publishing date
type
Contribution to journal
publication status
published
subject
in
Canadian Journal of Pain
volume
2
issue
1
pages
1 pages
publisher
Taylor & Francis
ISSN
2474-0527
DOI
10.1080/24740527.2018.1476313
language
English
LU publication?
no
id
2924abcc-6c4e-4d62-8de9-ed122bd8ff6c
date added to LUP
2019-06-21 18:56:22
date last changed
2019-06-24 10:45:40
@misc{2924abcc-6c4e-4d62-8de9-ed122bd8ff6c,
  abstract     = {Introduction/Aim: Studies suggest that cultural models of parenting (CMP) influence parental behaviors. Predominant cultural values are believed to inform the parenting styles caregivers adopt. Cultural values were expected to affect parental behaviors indirectly through parenting styles. We believed this would be moderated by ecosocial context. The present study aimed to examine cultural influences on pain-related parent-behaviors (PRPB). We hypothesized that ecosocial context would moderate the relationship between cultural values, parenting styles, and PRPB; and parenting styles would mediate the effect of cultural values on PRPB. Methods: A cross-cultural survey design was employed using a convenience sample of 547 caregivers of 6–12-year-olds living in Canada (n = 183), Iceland (n = 184), and Thailand (n = 180). The individualism-collectivism scale measured vertical<br/>and horizontal individualism, and collectivism. The parenting styles and dimensions questionnaire measured authoritative, and authoritarian parenting styles. The inventory of parent/caregiver responses to the children’s pain experience scale measured solicitousness and discouraging.<br/>Results: Multigroup structural equation modeling, showed that country did not affect which CMP caregivers adopted. Parenting styles mediated the relationship between cultural values and PRPB. Vertical/horizontal individualism, collectivism, and authoritative and authoritarian-parenting styles positively predicted solicitousness. Vertical individualism and authoritarian-parenting style positively predicted discouraging, whereas other predictors did not. Discussion/Conclusions: Unexpectedly, ecosocial context did not influence which CMP caregivers adopt, including their PRPB. As expected, parenting styles were mediators. Results supports others’ claims of solicitousness universality in a pediatric pain context. However, solicitousness may have different cultural meanings among individuals, and may be used in conjunction with discouraging.<br/>},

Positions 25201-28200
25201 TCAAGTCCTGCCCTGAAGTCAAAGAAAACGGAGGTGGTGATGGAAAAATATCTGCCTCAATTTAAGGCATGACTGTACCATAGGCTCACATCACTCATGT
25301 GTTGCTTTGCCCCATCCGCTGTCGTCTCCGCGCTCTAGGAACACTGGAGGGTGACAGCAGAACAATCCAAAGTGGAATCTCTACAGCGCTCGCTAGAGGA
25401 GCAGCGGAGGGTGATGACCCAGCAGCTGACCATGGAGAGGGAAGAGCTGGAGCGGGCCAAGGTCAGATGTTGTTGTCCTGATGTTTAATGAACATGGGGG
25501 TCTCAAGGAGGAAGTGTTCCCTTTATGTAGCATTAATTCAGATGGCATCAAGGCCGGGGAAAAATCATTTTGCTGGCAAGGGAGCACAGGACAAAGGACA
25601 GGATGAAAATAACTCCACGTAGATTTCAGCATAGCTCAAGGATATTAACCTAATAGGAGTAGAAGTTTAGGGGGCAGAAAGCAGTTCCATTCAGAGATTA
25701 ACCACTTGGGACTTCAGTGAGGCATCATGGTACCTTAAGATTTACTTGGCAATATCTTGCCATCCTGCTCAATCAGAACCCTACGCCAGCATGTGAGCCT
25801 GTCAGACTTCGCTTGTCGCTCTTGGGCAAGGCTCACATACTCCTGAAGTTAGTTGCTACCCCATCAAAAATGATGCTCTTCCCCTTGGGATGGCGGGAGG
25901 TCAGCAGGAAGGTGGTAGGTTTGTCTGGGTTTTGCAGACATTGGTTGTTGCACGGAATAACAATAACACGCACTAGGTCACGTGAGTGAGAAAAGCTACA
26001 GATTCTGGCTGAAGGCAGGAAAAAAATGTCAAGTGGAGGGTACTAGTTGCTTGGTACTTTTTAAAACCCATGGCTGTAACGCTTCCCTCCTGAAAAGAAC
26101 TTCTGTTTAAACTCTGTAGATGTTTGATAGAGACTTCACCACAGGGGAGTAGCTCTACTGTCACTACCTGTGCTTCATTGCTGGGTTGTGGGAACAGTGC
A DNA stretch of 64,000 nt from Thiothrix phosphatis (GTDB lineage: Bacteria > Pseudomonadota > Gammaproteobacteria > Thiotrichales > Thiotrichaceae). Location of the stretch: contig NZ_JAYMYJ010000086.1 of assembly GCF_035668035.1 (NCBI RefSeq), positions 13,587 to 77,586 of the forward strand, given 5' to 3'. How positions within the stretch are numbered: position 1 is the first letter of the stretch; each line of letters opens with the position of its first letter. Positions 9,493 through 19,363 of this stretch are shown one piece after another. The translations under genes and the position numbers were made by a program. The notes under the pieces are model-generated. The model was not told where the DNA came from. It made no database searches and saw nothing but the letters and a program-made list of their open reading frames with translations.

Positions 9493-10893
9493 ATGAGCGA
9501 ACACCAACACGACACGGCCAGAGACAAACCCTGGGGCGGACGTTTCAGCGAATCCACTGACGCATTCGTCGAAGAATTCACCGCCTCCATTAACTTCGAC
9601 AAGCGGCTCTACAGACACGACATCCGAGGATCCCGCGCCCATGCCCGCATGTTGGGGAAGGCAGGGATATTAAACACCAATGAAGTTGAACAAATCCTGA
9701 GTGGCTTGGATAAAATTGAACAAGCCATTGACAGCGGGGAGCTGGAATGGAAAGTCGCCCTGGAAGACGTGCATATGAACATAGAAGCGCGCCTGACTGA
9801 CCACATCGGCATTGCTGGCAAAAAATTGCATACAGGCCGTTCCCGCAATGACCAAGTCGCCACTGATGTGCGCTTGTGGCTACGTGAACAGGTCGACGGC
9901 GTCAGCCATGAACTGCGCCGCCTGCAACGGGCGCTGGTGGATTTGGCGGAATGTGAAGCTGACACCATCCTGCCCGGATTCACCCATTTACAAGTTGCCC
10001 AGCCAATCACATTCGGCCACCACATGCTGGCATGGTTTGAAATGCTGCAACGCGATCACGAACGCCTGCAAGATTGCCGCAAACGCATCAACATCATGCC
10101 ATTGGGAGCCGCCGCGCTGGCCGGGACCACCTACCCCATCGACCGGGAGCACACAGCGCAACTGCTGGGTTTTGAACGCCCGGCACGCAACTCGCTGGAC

author       = {Kristjánsdóttir, Ólöf and McGrath, Patrick J. and MacKinnon, Sean P. and Kristjansdottir, Gudrun and Siripul, Pulsuk and Finley, G. Allen and Yoshida, Yoko},
  issn         = {2474-0527},
  language     = {eng},
  month        = {05},
  note         = {Conference Abstract},
  number       = {1},
  pages        = {146--146},
  publisher    = {Taylor & Francis},
  series       = {Canadian Journal of Pain},
  title        = {Does culture influence pain-related parent behaviors?},
  url          = {http://dx.doi.org/10.1080/24740527.2018.1476313},
  doi          = {10.1080/24740527.2018.1476313},
  volume       = {2},
  year         = {2018},
}